uss nashville cl43



pre-war   wwii   post-war   reunions





The USS Nashville was a ship of the “Treaty Navy,” meaning it was authorized, built, and commissioned after the Washington Naval Conference of 1921-22 and the subsequent London Naval Conferences of 1935-36 and prior to 1938.  This new Brooklyn Class had fifteen of the greatly improved six-inch guns with heavy shells and was capable of an astounding rate of fire for the period.  It had the greatest firepower of any of the treaty cruisers of any country.

The USS Nashville CL43 (Cruiser Light) was built by New York Shipbuilding Corporation in Camden, New Jersey.   Her keel was laid down January 24, 1935, she was launched October 2, 1937 and commissioned June 6, 1938 under the command of Captain William W. Wilson. 

Nashville, as originally built, was 608 feet, four inches in length, had a beam of sixty-one feet, eight inches, displaced 9,475 tons with a mean draft of nineteen feet, two inches, and could travel at 32.5 knots.  The original crew complement was 816 men and fifty-two officers.  As built, she stood with fifteen six-inch guns, eight five-inch guns, and eight fifty caliber anti-aircraft guns.  She was originally widely recognized as a beautiful ship, sleek and trim, not yet burdened with the extra AA and camouflage that the war would add, painted battleship gray but with highly polished brass fittings known as “brightwork,” brilliant white lifelines and a stunning teak deck   There was a hint of luxury and glamour about the ship.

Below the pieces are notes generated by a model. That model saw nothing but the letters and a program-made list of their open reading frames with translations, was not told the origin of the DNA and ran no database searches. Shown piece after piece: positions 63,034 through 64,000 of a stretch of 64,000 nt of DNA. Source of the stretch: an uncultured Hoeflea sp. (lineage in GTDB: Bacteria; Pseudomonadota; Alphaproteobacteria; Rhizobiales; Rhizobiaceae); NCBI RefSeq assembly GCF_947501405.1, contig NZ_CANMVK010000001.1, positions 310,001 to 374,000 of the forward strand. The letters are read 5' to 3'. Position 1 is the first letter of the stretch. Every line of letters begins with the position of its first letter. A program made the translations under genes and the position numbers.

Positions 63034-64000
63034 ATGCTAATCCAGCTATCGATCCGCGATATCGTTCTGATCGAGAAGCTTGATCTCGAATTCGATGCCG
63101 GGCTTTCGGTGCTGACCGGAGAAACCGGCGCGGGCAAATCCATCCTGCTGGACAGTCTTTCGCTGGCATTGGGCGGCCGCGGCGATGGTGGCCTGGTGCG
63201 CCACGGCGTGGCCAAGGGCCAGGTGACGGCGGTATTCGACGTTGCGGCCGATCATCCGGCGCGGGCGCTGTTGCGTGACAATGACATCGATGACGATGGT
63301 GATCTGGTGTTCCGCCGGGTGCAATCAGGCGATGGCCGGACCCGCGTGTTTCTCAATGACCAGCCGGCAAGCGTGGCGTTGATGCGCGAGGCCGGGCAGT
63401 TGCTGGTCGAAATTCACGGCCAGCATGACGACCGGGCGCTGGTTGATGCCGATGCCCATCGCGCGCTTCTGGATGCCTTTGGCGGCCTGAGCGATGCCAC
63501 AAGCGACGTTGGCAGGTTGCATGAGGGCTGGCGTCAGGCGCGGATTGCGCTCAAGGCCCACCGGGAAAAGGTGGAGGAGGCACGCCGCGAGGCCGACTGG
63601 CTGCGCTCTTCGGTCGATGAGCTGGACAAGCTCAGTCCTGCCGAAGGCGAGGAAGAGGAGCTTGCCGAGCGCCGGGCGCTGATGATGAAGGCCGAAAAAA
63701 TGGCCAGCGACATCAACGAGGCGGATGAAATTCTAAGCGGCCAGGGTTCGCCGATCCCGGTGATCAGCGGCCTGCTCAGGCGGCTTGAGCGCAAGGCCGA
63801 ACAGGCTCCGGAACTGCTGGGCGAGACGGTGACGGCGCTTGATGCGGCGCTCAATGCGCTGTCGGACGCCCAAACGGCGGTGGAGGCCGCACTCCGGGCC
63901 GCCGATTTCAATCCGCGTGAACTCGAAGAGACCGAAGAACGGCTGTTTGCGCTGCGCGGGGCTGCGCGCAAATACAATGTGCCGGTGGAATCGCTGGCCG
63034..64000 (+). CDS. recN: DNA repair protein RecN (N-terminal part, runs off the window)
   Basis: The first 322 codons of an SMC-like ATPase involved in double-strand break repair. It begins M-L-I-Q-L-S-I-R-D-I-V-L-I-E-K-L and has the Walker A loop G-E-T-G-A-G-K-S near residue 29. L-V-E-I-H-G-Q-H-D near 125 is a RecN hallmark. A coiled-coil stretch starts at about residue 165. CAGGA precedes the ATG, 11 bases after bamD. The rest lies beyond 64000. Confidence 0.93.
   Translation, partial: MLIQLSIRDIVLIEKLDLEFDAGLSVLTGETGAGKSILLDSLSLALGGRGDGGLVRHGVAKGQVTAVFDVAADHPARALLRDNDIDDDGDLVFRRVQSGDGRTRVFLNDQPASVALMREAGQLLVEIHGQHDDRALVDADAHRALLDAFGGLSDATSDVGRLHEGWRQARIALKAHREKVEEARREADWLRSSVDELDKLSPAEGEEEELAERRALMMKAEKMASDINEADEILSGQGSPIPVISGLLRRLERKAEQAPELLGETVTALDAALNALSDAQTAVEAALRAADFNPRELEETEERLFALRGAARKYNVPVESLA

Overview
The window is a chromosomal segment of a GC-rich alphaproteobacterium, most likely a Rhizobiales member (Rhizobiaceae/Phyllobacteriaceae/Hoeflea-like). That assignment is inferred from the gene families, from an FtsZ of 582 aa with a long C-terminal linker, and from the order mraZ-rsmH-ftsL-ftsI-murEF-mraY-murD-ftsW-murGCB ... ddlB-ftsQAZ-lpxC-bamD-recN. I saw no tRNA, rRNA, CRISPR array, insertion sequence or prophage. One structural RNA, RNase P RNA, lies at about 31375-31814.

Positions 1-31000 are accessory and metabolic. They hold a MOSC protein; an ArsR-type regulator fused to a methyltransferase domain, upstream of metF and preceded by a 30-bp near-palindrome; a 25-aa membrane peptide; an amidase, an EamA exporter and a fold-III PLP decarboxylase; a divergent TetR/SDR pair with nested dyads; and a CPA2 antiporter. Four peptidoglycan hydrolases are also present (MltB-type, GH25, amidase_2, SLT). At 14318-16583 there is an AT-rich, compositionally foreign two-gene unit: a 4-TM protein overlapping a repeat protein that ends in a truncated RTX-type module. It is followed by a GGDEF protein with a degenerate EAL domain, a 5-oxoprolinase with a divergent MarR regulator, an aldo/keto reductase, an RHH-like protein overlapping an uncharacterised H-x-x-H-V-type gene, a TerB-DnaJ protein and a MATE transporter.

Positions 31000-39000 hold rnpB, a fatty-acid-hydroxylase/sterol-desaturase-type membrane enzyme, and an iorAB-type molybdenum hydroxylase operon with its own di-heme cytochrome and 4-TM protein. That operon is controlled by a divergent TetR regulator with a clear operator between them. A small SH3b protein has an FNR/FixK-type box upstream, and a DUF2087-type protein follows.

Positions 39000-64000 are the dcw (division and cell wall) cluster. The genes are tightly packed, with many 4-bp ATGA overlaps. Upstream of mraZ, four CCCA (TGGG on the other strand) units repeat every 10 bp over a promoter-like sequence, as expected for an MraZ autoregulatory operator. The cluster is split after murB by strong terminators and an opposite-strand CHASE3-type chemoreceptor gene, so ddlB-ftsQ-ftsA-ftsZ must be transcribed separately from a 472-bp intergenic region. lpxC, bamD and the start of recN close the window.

Nashville sailed on calm seas for a short trip to Philadelphia for fitting out then departed Philadelphia on July 19, 1938 to load ammunition and stores in Norfolk, Virginia.  On July 29 she officially started her shakedown cruise and training with Caribbean trips to Guantanamo, Cuba, and Gonaives, Haiti.  She followed with a trip to Cherbourg, France, Stockholm and Gothensburg, Sweden, and Weymouth and Portsmouth, England.  While in Portsmouth Nashville secretly loaded $25,000,000 in English Gold for safekeeping in New York. 

In 1939-40 Nashville visited the New York Worlds Fair, Cuba, Panama, Hawaii and Rio de Janeiro where the crew continued to build a reputation for interesting liberty, but always training with gunnery and frequently transporting high ranking officials and key troops (Wake Island).

By 1941 Nashville was well traveled, transferred back to the Atlantic and had an impressive gunnery reputation as well as one for being a glamour ship.  She did convoy duty in the North Atlantic and was in Bermuda on December 7, 1941.

Nashville earned 10 battle stars in WWII, more than any other Brooklyn class cruiser.  On Pearl Harbor Day she quickly went into patrol mode against German subs and convoy duty in the North Atlantic, but her speed and gunnery were needed in the Pacific and she was soon on her first shooting mission of the war.  Nashville was part of the Doolittle Raid in April 1942, one of the most daring naval raids in history.  She sunk two Japanese picket ships and took the second and third Japanese POWs of the war.

After the Doolittle Raid Nashville did extended duty in the frigid waters of the Aleutians where she sought out the larger Japanese fleet and bombarded Japanese shore positions before returning to Hawaii.

Nashville began a war long duty of bombarding Japanese shore positions across the Pacific starting with the Solomon Islands as the Marines and Army battled the Japanese on Guadalcanal.  It was here that she suffered her first casualties.  As the Allies island hopped their way across the Pacific Nashville was in the forefront, often as a task force flagship, bombarding the enemy with her fast and accurate guns, fighting off air attacks and literally dodging torpedoes passing under her.  She received bomb damage but kept her battle station in line and was repaired quickly.  Tokyo Rose reported Nashville sunk multiple times.  She was obviously wrong.